The response has been truly incredible. The most consistent feedback we get is one of gratitude. We have children and grandchildren write to us saying how much they’ve learned about their family members. We have people write to us about how simple and therapeutic the writing process has been for them. The feedback has been extremely motivating. We’re now helping countless people all over the world capture their life stories in books that will be treasured by their family for generations. It’s a privilege to be helping people in such a personal and meaningful way.

How many pages is an average book based on your experience?

This is an interesting question! We’ve noticed that some people get too caught up in having the right number of pages before their book is “complete”. This is how we look at it. Imagine for a second that you owned a book written by your grandmother. In that book is an interview with her answering questions about her life – everything from her relationship with her parents, to her thoughts on being a mother and even how she met and fell in love with your grandfather. Alongside her interview is a curated collection of photos with her describing what’s going on in each. How much would you like to own that book? Would you like to own it any less if it was 100 pages rather than 200 pages? I’m sure you would love that book whatever the length!

The truth is, we’ve published books that are 50 pages and others that are 300 pages. The average book is probably around 100 pages, which includes both text and photos. At the end of the day, the length of the book is totally up to the author, we don’t restrict the number or words, pages or photos.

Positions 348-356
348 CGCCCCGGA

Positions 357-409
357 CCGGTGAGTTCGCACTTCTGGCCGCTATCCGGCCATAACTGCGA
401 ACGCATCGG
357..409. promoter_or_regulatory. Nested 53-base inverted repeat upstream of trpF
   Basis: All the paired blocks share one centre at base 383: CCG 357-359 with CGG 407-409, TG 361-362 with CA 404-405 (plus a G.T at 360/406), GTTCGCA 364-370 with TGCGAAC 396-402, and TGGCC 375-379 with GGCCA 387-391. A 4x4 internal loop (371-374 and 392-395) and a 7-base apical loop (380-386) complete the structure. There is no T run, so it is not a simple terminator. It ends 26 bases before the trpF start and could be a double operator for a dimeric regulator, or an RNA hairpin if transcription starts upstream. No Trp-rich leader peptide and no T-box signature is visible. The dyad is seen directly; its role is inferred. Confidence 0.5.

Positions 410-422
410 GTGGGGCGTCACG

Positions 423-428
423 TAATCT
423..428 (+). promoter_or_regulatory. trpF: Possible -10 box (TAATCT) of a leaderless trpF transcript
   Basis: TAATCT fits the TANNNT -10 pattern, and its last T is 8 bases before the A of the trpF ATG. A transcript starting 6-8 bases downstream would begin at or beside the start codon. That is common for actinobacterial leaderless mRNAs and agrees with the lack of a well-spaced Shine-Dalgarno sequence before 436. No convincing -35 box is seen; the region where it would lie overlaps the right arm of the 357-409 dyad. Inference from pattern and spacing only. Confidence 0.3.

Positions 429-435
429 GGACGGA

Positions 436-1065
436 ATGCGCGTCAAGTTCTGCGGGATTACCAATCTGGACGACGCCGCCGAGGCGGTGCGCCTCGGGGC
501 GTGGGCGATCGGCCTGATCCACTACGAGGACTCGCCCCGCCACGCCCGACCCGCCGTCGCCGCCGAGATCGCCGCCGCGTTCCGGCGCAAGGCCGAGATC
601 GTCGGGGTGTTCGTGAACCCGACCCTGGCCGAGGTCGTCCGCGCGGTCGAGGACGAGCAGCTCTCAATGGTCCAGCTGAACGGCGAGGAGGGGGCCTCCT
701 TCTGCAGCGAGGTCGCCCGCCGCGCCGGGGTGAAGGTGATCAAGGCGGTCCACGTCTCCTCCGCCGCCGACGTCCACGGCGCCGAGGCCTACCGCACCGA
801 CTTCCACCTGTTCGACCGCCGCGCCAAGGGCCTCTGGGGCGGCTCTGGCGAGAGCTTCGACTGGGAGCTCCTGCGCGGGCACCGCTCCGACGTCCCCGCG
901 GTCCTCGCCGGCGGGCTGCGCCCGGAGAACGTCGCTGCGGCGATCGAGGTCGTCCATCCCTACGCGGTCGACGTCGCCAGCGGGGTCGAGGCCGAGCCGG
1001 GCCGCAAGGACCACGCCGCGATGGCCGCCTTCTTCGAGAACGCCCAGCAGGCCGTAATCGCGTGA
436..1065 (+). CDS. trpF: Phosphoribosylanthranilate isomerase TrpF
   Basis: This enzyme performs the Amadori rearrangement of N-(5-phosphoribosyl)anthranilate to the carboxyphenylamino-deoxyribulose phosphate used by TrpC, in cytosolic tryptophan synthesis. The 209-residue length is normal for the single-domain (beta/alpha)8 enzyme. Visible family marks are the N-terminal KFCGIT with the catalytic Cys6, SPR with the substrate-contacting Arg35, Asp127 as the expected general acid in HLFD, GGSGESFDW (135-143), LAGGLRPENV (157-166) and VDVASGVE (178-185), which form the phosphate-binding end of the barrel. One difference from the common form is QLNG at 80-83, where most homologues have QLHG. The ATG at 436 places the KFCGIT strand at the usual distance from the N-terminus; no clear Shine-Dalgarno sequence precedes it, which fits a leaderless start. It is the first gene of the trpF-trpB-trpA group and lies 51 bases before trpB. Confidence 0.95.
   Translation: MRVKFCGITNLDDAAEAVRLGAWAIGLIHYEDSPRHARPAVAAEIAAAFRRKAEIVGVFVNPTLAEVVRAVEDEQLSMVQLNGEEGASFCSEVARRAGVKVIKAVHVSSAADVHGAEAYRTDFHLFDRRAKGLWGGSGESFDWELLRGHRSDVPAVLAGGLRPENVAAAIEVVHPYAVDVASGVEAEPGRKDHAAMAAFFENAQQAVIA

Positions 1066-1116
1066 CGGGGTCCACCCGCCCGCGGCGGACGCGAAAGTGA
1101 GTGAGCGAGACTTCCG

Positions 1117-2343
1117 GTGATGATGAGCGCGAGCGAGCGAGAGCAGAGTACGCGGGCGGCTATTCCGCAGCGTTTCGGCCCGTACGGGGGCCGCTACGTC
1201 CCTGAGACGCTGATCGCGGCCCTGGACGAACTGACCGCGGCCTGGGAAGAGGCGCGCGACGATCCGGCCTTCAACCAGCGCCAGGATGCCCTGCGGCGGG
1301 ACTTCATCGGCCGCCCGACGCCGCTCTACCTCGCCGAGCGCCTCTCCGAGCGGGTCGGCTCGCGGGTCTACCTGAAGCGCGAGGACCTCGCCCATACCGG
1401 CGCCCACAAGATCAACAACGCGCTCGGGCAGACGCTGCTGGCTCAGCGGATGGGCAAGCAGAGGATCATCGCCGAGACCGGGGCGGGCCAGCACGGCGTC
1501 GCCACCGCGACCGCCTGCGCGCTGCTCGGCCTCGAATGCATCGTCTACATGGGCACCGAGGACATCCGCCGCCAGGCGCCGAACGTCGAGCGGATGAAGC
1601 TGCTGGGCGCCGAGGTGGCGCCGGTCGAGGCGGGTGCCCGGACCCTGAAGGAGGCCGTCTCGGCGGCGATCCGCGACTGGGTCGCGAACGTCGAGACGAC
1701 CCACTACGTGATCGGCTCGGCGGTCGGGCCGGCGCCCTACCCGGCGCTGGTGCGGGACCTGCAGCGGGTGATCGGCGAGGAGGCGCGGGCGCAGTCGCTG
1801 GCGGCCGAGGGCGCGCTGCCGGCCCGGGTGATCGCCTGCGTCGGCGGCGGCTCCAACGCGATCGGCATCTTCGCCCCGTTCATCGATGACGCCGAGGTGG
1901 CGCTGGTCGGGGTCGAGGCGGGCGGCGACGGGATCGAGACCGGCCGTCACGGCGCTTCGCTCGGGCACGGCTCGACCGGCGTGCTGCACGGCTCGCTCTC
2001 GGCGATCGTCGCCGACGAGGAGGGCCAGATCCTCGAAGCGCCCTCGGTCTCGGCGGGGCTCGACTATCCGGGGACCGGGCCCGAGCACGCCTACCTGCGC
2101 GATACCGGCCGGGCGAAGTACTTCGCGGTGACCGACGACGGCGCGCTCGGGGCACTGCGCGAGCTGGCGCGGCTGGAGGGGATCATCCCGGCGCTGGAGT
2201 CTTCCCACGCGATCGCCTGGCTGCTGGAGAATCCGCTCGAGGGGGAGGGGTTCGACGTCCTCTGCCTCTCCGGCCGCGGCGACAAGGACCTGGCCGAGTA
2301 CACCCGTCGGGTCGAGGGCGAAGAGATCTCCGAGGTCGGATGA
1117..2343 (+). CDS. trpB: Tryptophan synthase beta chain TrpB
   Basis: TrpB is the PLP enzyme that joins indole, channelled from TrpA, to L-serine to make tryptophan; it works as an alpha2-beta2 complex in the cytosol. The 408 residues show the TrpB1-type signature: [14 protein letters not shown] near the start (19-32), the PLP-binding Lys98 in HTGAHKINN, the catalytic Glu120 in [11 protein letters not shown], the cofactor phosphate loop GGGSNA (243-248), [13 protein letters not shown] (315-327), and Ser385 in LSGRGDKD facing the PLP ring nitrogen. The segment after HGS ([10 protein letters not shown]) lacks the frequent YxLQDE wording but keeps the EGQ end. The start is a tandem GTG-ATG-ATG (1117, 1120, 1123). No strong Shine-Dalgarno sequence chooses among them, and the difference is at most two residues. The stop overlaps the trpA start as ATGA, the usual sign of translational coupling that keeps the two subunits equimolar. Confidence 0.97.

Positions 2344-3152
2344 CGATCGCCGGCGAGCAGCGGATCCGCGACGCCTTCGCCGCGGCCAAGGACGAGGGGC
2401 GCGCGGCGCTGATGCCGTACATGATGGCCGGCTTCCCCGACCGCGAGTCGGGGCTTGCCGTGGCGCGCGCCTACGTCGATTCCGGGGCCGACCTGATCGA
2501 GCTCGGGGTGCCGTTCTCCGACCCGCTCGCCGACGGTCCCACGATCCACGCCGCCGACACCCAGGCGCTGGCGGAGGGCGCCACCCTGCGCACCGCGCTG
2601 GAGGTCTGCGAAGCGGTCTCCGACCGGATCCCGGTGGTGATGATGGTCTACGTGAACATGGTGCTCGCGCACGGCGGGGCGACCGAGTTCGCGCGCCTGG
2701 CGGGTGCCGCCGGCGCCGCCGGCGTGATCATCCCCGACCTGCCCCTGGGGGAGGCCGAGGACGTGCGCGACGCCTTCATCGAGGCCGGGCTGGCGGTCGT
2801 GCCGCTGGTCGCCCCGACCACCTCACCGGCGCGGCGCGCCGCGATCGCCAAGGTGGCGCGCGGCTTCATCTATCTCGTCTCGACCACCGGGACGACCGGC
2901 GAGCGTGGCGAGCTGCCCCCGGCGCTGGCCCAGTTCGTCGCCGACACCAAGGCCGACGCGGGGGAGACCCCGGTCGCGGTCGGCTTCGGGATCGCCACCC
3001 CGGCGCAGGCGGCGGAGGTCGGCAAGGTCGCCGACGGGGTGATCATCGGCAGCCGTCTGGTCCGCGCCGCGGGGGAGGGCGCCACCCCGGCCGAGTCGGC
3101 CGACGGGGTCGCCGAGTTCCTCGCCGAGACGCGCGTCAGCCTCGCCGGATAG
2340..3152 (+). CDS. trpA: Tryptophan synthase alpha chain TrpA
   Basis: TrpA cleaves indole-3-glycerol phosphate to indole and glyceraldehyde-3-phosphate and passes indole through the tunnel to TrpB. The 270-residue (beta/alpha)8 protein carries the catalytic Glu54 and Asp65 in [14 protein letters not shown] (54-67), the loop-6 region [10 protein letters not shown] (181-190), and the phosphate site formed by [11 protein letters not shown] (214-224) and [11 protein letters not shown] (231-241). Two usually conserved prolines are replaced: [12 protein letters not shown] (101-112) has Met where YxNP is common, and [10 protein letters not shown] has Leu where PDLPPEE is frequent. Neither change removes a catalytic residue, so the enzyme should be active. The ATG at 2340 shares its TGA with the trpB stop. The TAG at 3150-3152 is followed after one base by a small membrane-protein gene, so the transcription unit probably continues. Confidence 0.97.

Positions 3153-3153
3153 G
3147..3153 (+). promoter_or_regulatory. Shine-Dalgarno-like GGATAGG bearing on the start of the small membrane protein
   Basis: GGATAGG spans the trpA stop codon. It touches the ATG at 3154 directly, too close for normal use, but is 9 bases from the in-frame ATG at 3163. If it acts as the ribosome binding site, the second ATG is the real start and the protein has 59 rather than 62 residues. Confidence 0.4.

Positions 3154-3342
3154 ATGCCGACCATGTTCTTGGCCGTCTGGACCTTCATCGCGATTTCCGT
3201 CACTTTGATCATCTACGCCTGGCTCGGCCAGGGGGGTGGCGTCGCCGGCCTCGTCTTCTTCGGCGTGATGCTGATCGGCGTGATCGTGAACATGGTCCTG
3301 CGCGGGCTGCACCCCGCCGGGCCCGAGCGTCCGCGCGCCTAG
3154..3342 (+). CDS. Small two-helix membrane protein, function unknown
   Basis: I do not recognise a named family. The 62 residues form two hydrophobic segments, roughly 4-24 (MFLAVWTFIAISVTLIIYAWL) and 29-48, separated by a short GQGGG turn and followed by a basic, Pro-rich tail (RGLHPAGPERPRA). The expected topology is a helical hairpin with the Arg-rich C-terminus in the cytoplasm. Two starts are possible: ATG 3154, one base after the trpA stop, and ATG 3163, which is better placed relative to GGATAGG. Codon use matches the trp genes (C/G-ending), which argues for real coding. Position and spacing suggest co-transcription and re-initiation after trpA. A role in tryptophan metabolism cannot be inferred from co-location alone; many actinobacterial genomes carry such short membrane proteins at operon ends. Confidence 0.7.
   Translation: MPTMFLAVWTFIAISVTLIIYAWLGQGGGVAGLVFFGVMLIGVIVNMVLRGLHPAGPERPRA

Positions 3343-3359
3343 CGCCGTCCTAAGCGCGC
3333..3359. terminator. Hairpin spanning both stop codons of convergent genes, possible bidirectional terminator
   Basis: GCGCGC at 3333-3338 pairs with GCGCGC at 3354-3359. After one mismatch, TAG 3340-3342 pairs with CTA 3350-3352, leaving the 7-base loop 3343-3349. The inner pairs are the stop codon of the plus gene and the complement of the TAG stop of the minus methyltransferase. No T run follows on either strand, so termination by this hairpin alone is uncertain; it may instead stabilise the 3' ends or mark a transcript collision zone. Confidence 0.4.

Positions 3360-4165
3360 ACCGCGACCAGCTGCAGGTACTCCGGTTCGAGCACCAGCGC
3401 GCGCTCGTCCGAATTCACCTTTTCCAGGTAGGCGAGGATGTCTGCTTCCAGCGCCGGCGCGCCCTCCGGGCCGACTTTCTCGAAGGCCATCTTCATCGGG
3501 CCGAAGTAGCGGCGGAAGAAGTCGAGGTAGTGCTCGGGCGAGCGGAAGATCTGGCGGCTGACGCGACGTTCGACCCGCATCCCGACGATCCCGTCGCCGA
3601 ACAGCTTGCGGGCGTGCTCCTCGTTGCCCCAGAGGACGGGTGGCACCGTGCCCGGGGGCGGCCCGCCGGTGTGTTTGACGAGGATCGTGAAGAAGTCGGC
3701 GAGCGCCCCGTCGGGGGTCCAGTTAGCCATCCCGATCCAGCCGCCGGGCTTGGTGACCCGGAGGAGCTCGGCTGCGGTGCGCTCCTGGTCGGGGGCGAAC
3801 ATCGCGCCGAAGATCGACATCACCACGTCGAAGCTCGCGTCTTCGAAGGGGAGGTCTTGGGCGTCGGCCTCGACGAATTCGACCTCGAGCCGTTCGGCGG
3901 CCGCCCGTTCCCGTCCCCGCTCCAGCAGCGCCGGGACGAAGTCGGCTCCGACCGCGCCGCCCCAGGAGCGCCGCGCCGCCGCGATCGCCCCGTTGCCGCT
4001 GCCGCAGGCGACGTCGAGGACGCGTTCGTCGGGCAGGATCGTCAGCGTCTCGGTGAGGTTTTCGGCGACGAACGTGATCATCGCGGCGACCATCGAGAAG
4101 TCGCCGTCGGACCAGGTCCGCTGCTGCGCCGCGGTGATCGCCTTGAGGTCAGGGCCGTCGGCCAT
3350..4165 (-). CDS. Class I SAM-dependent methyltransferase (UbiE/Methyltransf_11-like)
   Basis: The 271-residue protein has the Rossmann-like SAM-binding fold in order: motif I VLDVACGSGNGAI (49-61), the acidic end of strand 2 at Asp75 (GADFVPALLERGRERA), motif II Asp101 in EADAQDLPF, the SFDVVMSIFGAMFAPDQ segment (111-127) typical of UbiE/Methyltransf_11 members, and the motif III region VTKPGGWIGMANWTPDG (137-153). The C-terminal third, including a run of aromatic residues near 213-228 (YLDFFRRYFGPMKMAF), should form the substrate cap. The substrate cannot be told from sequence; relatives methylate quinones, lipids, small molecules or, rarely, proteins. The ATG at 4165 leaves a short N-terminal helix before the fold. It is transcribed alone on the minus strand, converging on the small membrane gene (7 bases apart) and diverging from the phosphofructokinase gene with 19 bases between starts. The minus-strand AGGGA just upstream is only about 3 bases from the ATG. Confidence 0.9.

Are there many people who sign up, and then drag their feet in responding to all the questions? Or never finish?

This does happen occasionally, but in each case our team will proactively reach out to provide inspiration and assist people in finishing their books. There are a few strategies that we’ve found most helpful for people.
When you get started with A Life Untold, we recommend jotting down your first thoughts for each of our interview questions. By doing this you’ll finish answering all our questions in a short amount of time, and at that stage you’ve “finished” your book. That’s a very motivating feeling! After that you can return to the interview as many times as you like to edit the stories you’ve already written. If you follow this strategy, I guarantee you will end up completing your book.

The other strategy that we know is very effective is to ask one of your friends or family members to use our questions to interview you. In these cases we recommend setting aside at least 3 hours to get through everything. Our questions will spark a wonderful conversation and the interview should be recorded so it can be typed up later either by the author or the interviewer.

Have you changed the set of questions much since you started this?

When my wife and I first created the list of questions to interview our own parents, we did it by writing down every single question we ever wanted to know about our parents. These questions created the foundation of the interview that people see today. As we grew as a company our questions changed based on customer feedback. We also allow people to add their own questions so nothing important in their life story is missed. Our philosophy has always been to have our questions be open-ended so the answers are as diverse as people’s lives.

How much does it cost?

Normally, the price is $199, but we have an exclusive offer for The Ancestor Hunt readers! You can claim a 10% discount when ordering A Life Untold which brings the price to $179 (down from $199). To claim this discount, just apply the coupon code HUNT on the checkout screen.